Water in ancient Israel represented chaos, death, and everything unknown. Many Biblical authors speak of death as an abyss. For example, Peter challenges his readers by saying “who can go into the abyss (that is to bring Christ up)?” The idea of the abyss is paired in ancient mythology with the oceans’ depths. Think about how, at the time (even today!), so little was known about the deeps of the oceans. There were no submarines, no high-pressure cameras and lenses. In that day, they knew the ocean deeps were near to limitless, cold, lightless, and wet. They knew whatever went into them never came out again, and they knew enormous creatures and waves would sometimes come up from the deeps to swallow people, even entire ships, and bring them down. They knew from time to time floods would come and the deeps would overwhelm the earth.

So by the time we get to ancient Greece and Rome, you’re hearing stories of the souls of the dead swimming in infinite rivers in darkness, and stories of great heroes like Hercules going into the deeps on purpose to bring back someone who had been lost to them. Like space in today’s world, the deeps were where all of the ancients projected all of their fear and excitement about the unknown, all of their anxieties about the unexpected in life.

So when the author of this psalm talks about floods rising up from the deep, roaring, remember those moments in your life when something completely unforeseen rose up out of the unknowable future and threw your life into chaos. For me, I remembered the ultrasound last year where we got to see our baby girl, and as the tech is packing up her equipment she asked us to stay because the neonatal doctor wanted to speak with us. Normally you don’t see a doctor, and we both knew that, so we just sat in the room nervously holding hands for a fifteen-minute eternity waiting to see what this would be, if our ship would sink, if we would go down with it. You look in awe at the life forming and you celebrate, but floods come.

In all of our lives, floods come. The new real future replaces the imaginary. Some enormous thing comes out of the abyss of everything unknown about the future and takes you down with it into cold, dark places where only heroes can go and return. The rest of us are lost.

Floods come. I don’t know what it has been or will be for you. I know some of your stories, but no one lives an entire life here on this earth without some kind of flood, some kind of pain, some kind of loss which feels like the ship has been swallowed from under you and what was a voyage is now treading water and not knowing if something else will come at you or from what direction, and do you start swimming, or wait for a rescuer, or both?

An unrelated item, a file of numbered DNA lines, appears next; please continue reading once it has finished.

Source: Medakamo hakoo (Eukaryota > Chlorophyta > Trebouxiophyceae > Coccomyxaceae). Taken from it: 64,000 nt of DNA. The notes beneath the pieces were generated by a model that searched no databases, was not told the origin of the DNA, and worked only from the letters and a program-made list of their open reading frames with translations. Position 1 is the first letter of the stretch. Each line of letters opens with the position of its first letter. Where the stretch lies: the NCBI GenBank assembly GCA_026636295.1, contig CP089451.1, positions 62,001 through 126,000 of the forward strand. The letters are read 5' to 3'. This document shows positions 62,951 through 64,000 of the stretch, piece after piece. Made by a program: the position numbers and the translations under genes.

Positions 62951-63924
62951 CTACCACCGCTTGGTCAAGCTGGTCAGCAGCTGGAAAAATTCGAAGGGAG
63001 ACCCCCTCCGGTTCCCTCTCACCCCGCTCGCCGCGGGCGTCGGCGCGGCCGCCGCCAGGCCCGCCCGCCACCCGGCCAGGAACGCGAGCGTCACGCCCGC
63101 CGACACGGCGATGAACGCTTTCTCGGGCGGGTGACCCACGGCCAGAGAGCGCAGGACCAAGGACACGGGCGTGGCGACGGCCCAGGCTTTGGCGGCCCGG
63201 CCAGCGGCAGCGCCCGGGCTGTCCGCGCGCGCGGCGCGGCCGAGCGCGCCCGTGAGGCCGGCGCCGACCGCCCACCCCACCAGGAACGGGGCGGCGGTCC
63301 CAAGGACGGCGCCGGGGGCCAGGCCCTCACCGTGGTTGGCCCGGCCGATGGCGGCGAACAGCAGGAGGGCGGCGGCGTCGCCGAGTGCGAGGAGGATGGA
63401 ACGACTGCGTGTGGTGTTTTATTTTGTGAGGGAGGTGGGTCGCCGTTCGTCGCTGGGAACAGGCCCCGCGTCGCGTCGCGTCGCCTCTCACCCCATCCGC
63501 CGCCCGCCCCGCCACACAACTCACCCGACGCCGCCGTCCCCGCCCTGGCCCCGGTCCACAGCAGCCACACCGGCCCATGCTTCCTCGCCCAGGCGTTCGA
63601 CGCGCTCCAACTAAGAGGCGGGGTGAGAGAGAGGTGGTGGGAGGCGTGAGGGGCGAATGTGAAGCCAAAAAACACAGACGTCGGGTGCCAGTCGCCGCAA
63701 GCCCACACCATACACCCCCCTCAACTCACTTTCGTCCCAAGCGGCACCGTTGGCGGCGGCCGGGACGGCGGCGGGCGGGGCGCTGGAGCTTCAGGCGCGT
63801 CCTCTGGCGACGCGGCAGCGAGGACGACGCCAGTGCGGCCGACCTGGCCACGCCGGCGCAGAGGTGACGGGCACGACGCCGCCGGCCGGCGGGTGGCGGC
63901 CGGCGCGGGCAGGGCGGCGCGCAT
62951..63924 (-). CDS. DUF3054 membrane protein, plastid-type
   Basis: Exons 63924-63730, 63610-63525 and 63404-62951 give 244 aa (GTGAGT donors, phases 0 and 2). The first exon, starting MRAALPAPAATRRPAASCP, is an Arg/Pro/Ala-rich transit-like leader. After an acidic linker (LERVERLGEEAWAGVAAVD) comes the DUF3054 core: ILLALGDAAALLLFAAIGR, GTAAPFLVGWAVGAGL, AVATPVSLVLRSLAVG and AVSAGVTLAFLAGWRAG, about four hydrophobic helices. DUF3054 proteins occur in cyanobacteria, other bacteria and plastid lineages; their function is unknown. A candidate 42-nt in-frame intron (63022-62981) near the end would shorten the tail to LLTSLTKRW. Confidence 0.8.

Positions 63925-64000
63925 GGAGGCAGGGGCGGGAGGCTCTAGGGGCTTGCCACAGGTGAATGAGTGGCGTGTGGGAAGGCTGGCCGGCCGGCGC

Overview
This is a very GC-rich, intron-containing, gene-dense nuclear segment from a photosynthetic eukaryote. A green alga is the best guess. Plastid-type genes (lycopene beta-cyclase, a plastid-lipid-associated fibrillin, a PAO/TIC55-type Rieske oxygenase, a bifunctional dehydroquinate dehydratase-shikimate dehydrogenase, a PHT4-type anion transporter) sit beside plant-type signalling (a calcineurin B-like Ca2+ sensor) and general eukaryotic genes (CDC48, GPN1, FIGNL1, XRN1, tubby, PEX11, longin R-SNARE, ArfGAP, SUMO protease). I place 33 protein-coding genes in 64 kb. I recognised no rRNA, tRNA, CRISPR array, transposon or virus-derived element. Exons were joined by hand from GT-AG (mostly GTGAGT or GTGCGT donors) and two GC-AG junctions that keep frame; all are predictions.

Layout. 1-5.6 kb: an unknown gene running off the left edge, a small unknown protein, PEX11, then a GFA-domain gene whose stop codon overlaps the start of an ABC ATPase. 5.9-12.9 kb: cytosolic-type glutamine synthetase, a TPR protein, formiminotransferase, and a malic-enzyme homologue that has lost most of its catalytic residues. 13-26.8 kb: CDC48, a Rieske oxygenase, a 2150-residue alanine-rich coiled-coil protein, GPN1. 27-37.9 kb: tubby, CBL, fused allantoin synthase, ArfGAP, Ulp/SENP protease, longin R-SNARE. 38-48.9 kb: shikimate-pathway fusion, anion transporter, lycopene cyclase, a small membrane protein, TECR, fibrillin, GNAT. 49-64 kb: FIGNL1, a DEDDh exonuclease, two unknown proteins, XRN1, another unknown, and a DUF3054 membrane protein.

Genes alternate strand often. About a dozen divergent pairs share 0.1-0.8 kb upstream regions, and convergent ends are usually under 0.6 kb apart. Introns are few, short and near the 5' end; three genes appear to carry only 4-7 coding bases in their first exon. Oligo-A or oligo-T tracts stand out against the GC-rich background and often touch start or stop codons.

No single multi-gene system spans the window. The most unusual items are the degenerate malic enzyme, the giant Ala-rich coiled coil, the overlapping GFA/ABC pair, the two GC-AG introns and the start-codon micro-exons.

Floods come, but God is stronger than the flood. God is pictured in the psalm as being seated in a high place on the earth. As the flood waters rise, God is like high ground, and it says, he will not be moved. His throne is as ancient as the earth. It has never been moved. This isn’t movement in the physical sense. The image is not God sitting in a safe place while we’re all out here drowning—opposite. Whenever God defines himself against the other gods of the world, he always says, I’m the God who is with you through it all. The unmoved image is of a king who has never been dethroned, an empire which has never been conquered through all the ages of the earth. The king has never seen death, and the land of his dominion has never been lessened. He never has been, never will be moved from his throne over the earth. Our God reigns.

I love the line of, “you are from everlasting,” because it lends the same depth as the abyss image, but in the opposite direction. “In the beginning was the word, and the word was with God and the word was God.” Deeper, more mysterious than the depths is our God who is from everlasting. It’s more likely that the mountains would be thrown into the depths of the sea than for our God to be dethroned from his dominion over his creation. If the flood has come for you, and you are looking for dry ground, it’s in the Lord. I don’t care how overwhelmed you are, or how high the water has risen, there is rescue and rest in him.

This little poem, five lines, asks us to believe something profound: even though death and the abyss are unfathomably large, dark, and cold, our God is larger and he is goodness, warmth, and light. And if you are to put the two on a balance to see which one matters more, which one is weightier, which one we ought to concern ourselves with, the scales will tip toward the weight of God’s glory. In death we enter an unfathomable depth from which we can’t escape, but in God we have a hero who will descend into death itself to bring us up, because of his great love for us. All the stories of heroes of old are true about our God and true about our lives today.